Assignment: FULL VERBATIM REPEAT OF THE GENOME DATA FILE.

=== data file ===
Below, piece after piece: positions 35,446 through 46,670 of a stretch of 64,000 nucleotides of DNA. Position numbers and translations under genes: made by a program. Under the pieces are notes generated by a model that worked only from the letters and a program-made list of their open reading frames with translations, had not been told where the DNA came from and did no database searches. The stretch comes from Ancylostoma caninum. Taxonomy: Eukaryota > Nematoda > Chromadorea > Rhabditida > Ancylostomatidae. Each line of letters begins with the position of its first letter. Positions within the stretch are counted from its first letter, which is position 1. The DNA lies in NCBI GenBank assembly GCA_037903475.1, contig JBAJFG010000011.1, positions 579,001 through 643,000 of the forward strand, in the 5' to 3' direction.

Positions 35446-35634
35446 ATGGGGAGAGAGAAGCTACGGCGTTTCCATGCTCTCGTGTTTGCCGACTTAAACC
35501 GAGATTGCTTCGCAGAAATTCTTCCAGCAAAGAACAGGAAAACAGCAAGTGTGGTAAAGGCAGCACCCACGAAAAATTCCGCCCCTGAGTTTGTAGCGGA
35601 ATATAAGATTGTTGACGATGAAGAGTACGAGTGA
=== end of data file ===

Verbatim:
Below, piece after piece: positions 35,446 through 46,670 of a stretch of 64,000 nucleotides of DNA. Position numbers and translations under genes: made by a program. Under the pieces are notes generated by a model that worked only from the letters and a program-made list of their open reading frames with translations, had not been told where the DNA came from and did no database searches. The stretch comes from Ancylostoma caninum. Taxonomy: Eukaryota > Nematoda > Chromadorea > Rhabditida > Ancylostomatidae. Each line of letters begins with the position of its first letter. Positions within the stretch are counted from its first letter, which is position 1. The DNA lies in NCBI GenBank assembly GCA_037903475.1, contig JBAJFG010000011.1, positions 579,001 through 643,000 of the forward strand, in the 5' to 3' direction.

Positions 35446-35634
35446 ATGGGGAGAGAGAAGCTACGGCGTTTCCATGCTCTCGTGTTTGCCGACTTAAACC
35501 GAGATTGCTTCGCAGAAATTCTTCCAGCAAAGAACAGGAAAACAGCAAGTGTGGTAAAGGCAGCACCCACGAAAAATTCCGCCCCTGAGTTTGTAGCGGA
35601 ATATAAGATTGTTGACGATGAAGAGTACGAGTGA